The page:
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Evangelizing Visitors  
Leland Nagel  

"What are you doing here?" were the first words heard upon entering the Lenten mission. Regretfully, it was followed with: "Do you belong here?" There were no official greeters, no commissioned ministers of hospitality, or even designated ushers.

One can be assured these phrases were not said to be inhospitable, nor would the parishioners have believed they missed an opportunity to evangelize. Nevertheless, hospitality and evangelization are twins, brother and sister, under the roof of the house of God, a household of abundance, a home full of grace where one finds God's love and mercy offered with reckless abandon. Nothing is unforgivable; no one is excluded.

These visitors encountered the face of Jesus, warts and all. This was the body of Christ who had raised their voices but not their hearts when they sang "All are Welcome." It was the same body that couldn't grasp the concept that God's love knows no bounds and it was the identical body that remained confused when Lent and joy were used in the same sentence.

The words offered by Jesus in Matthew 10:40 ("Anyone who welcomes you, welcomes me, and anyone who welcomes me, welcomes the one who sent me") are more of a challenge than an inspiration.

There is no coincidence that hospital and hospitality come from the same Latin root. Perhaps, Jesus understood this when in Matthew 9:12 he said, "It is not those who are healthy who need a physician, but those who are sick." What better time than Lent to visit where one is baptized and claimed for Christ. As Paul shared with the Corinthians, "If one member suffers, all the members suffer with it; if one member is honored, all the members rejoice with it. Now you are Christ's body, and individually members of it" (1 Corinthians 12:26 - 27). And individual members of the parish are wonderful; it is the parish body that needs help. Selected persons are pillars of spirituality, but the whole body is suffering from the fear factor. Persons in the pew act like a cadaver of concern rather than the living body of Christ. Quit blaming, stop talking, refuse to accuse. One cannot wait to exercise the baptismal call to evangelize. Each person is an essential part of a healthy and wholesome body of Christ.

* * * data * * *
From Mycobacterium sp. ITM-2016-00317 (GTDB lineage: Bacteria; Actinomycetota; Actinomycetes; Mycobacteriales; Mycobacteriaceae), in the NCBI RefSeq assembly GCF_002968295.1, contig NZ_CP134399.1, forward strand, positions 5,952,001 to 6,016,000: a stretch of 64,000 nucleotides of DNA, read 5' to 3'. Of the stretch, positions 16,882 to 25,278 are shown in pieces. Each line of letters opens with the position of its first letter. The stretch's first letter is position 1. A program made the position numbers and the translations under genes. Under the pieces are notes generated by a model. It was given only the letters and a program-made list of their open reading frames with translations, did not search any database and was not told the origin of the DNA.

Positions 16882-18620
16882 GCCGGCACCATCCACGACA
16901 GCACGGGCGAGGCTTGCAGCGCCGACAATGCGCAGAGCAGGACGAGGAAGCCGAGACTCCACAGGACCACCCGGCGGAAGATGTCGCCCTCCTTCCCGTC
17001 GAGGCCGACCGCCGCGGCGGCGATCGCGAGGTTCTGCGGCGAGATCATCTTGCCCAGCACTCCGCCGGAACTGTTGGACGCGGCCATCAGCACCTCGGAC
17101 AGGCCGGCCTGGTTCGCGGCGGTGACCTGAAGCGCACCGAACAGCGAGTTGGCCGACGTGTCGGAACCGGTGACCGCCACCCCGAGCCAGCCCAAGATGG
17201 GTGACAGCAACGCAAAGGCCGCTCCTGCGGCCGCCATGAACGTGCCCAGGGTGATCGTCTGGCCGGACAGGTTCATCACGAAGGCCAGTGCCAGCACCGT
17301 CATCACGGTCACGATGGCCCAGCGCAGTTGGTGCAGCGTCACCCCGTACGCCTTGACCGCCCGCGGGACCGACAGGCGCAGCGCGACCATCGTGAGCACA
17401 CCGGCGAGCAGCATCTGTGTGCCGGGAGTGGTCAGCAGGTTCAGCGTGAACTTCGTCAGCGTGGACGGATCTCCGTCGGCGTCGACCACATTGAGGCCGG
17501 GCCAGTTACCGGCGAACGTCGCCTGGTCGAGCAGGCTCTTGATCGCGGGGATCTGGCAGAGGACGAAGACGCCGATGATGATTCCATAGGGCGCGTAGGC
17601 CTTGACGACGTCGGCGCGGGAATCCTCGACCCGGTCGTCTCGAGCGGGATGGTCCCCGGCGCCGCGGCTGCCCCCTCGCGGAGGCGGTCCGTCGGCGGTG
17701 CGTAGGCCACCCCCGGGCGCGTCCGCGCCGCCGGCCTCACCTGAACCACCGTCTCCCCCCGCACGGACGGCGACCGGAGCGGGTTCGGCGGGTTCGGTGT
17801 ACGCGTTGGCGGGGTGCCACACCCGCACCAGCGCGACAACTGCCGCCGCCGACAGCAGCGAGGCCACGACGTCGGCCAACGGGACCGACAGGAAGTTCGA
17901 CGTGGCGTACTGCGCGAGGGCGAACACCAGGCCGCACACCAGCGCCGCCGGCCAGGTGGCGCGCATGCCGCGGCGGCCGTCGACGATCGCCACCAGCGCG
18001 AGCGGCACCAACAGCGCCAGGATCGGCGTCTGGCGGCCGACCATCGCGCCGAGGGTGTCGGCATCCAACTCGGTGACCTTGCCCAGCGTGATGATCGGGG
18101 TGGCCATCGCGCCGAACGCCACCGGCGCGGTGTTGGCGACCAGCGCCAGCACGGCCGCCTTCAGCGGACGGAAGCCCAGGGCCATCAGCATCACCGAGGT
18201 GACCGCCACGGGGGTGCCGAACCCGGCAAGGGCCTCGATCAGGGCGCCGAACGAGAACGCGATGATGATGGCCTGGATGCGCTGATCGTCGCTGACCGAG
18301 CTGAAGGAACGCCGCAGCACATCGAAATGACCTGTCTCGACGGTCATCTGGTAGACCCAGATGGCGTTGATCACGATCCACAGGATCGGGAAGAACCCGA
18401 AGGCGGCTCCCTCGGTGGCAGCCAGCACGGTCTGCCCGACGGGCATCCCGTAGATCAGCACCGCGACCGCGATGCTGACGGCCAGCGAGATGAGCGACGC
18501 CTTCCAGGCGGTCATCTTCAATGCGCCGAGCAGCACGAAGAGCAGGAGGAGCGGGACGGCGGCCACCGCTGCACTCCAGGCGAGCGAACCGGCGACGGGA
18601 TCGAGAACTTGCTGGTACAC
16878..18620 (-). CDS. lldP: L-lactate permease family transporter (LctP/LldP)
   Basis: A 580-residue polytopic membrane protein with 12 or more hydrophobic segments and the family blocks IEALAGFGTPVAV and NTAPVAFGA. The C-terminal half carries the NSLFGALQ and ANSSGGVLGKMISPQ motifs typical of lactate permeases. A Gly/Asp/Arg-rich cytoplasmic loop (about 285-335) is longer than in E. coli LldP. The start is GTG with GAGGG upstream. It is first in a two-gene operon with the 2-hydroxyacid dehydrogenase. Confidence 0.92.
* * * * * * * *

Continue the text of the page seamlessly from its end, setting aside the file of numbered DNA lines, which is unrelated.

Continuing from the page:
You can't wait for the First Sunday of Lent, be there, welcoming all, on Ash Wednesday. Swarm the parking lot, flock to the streets, hover at the entrances. Leave no one untouched. Let every hand be shaken and every heart massaged. Share the excitement of what takes place at the table of love and the altar of sacrifice. Here is a story of incredible, unceasing love.

When it's dark, bring flashlights, rent searchlights, build fires, burn denatured alcohol. Hold your head high. Lift up the cross. No one is a stranger. It's a family reunion, and our heart goes out to the prodigals as well as those who are here Sunday after Sunday. They, too, need to be evangelized.

If you live in a part of the country where February 21 could be chilly and temperatures reach below zero, bundle up - hats, scarves, and mittens (purple would be liturgically correct) are encouraged, and boots are essential. Do not let yourselves be held hostage within the walls of the church. Get outside, with hand warmers if necessary, because it's important to shake hands, pat people on the back and exude joy. Hospitality is more of an attitude than a particular action. Believe that warm hands and warm hearts can melt any scowl, dissolve a disgruntled attitude, and soften hearts of stone.